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Mexico Foods at Corner Market

June 15, 1989|JESUS SANCHEZ | Times Staff Writer

Driving 100 miles for groceries was perhaps a bit extreme, says Flora Ramirez of her past shopping expeditions to Tijuana. But that was the only way the El Sereno resident said she could stock up on many of the familiar foods of her native Mexico--until the Viva supermarket came along.

Now when Ramirez has a yearning for Embasa brand jalapeno peppers or Gamesa cookies, all she has to do is drive a few blocks to the Viva store, a Boys supermarket that has been renamed, restocked and redesigned with Latino shoppers and tastes in mind.

Ramirez frequents the supermarket--decorated in bright splashes of red and green--now more than ever. "It has more Mexican products than ever before," she said.

In large chain supermarkets and the corner grocery stores, once-neglected Latino shoppers have found themselves being wooed by food retailers eager to win the loyalty--and dollars--of one of the nation's fastest-growing ethnic groups.

"You can't do business without carrying Hispanic types of products or having a strong Hispanic presence in your store," said Steve Koff, president of the Southern California Grocers Assn. "You cannot ignore such a large market like that."

Supermarkets that once relegated Mexican products to small, out-of-the way sections now often feature the items near store entrances. Mexican brand names--like Jumex juices, Penafiel mineral water and Ariel detergent--sit side-by-side with their American counterparts.

Produce sections have made room for barrels of dried chilies, 100-pound sacks of pinto beans, cases of cilantro and sweet-smelling mangos. Chorizo, a Mexican sausage, is in plentiful supply at meat counters, as are thin cuts of beef appropriate for carne asada or milanesa.

Signs in Spanish welcome shoppers to stores like Lucky and Ralphs in Latino neighborhoods and point out specials of the day. Stores like Viva and Tianguis, which have been created with Latinos specifically in mind, have strung pinatas from rafters and painted interiors in bold shades of green, yellow and magenta.

The attention being lavished on Latinos has more do with financial self-interest than it does with social awareness. Southern California food stores, which sell about $24 billion worth of goods annually, are continually locked in a battle for customers. And a large percentage of those customers are Latino.

"They wouldn't be doing it if they were not making money," Carlos Garcia, a researcher at Research Resources, said of industry efforts to woo Latinos.

Latinos are particularly attractive to the industry because they tend to have large families and, as a result, tend to spend more at the supermarket. "For every $100 that an Anglo household spends, a Latino household spends $120," Garcia said.

So far, the courtship of the Latino shopper has seen supermarkets follow two different strategies.

One approach is the creation of a market tailored only to Latinos. The seven-store Tianguis chain, which is owned by the same company that operates Vons and Pavilions supermarkets, has set the standard for the industry.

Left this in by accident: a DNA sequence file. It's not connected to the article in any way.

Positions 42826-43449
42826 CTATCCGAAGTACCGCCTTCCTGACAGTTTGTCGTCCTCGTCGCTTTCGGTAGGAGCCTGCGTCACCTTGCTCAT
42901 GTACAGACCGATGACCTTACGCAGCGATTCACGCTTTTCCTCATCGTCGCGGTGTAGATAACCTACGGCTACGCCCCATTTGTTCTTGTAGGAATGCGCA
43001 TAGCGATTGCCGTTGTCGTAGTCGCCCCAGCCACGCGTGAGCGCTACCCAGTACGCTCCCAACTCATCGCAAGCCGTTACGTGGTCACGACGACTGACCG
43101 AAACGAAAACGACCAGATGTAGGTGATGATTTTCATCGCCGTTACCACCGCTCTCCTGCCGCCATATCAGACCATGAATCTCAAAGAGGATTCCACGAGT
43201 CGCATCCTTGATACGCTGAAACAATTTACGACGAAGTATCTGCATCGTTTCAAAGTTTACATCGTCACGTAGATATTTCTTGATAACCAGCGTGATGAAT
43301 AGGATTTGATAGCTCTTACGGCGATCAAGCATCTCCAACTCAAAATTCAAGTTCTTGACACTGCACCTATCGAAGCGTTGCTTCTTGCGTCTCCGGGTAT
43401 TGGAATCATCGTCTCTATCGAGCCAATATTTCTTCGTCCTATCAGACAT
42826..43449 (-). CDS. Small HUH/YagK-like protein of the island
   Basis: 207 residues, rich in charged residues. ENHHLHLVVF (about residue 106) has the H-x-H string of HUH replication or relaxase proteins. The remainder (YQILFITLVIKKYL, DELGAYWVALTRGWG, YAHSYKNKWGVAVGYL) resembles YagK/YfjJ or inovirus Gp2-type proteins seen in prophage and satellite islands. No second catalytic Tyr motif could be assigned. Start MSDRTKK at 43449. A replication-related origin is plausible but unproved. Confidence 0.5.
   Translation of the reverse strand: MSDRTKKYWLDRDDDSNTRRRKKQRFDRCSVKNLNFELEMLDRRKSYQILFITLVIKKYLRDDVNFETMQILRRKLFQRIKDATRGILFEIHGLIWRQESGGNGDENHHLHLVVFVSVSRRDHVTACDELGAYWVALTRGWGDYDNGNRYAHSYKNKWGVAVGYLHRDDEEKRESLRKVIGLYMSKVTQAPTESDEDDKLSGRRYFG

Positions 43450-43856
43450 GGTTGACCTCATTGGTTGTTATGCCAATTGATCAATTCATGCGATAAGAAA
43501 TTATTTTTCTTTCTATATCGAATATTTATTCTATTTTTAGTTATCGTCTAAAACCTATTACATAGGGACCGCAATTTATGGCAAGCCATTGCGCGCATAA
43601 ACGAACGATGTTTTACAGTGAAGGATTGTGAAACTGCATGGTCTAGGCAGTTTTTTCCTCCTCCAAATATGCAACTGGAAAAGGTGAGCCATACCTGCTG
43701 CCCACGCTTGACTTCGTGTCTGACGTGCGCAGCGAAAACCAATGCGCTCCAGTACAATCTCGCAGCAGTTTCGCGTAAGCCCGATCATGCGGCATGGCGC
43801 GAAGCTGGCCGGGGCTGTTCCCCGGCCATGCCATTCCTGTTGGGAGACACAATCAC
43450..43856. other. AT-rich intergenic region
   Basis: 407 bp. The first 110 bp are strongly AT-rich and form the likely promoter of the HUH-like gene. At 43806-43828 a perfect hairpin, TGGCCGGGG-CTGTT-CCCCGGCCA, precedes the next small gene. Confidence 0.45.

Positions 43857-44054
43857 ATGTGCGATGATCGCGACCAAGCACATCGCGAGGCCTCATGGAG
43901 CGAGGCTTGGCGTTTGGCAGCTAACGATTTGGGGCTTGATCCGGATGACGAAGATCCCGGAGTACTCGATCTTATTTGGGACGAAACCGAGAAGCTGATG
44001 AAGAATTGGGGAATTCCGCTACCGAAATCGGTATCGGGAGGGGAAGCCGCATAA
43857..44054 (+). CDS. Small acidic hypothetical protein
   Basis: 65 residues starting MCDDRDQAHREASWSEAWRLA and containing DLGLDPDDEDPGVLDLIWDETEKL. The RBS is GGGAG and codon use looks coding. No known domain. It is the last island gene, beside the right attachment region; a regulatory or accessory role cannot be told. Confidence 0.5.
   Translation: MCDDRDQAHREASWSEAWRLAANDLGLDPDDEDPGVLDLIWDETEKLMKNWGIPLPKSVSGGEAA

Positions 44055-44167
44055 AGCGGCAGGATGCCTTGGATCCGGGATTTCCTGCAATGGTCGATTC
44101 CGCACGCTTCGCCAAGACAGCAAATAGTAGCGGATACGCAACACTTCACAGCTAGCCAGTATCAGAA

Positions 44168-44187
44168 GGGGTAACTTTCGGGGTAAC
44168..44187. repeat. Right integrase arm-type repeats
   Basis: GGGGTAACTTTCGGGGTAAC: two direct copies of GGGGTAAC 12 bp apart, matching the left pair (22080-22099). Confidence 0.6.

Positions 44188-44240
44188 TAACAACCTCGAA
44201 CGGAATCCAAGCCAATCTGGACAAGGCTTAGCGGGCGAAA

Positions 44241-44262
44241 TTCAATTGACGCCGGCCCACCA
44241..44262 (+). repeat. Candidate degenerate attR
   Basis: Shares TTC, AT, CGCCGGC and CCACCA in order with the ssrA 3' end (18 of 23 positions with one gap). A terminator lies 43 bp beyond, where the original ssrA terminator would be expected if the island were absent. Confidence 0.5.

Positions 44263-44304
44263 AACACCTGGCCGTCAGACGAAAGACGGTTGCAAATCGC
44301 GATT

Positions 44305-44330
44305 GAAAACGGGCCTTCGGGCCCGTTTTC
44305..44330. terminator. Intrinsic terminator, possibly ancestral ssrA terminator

Vons spent 1 1/2 years researching the concept before opening the first store in Montebello in 1987. Among its findings was that Latinos tend to see shopping as a family event that can last for hours. They also tended to buy more fresh produce and meat than Anglo shoppers.

With those and other factors in mind, Tianguis features sit-down areas and patios for eating and talking as well as strolling mariachis for entertainment. Sprawling produce sections occupy as much space as a corner grocery store and meat counters offer everything from ground hamburger to pigs' heads.

"Everything that we do is driven off of what the Hispanic community told us they wanted in the research," said Chris Linskey, Tianguis general manager. He estimates that 95% of the chain's 800,000 weekly visitors are Latino. "We don't take into consideration what the general market wants at all."

Most of the large chains, however, have opted to adapt their basic stores to Latino neighborhoods. Ralphs, for example, will add more Latino products and begin a specialized marketing campaign in neighborhoods that are 35% or more Latino.

"We carry a full assortment of Hispanic items that we wouldn't carry in other Ralphs stores," said Al Marasca, executive vice president of marketing at Ralphs. "Our initial results have been encouraging. We are starting to see sales increases in those stores."

In heavily Latino Boyle Heights, the Ralphs store looks like any of its suburban counterparts. But over the entrance is a sign that reads--"Bienvenidos, Se Habla Espanol." Inside, the ear-splitting cries of mariachis or salsa music pour from the loudspeakers.

Mexican and traditional American supermarket staples are stocked side-by-side. Pepperidge Farm cookies, for example, sit next to Gamesa cookies imported from Mexico. In the deli, bowls of potato and macaroni salad sit next to pig lips and nopalitos, a cactus salad.

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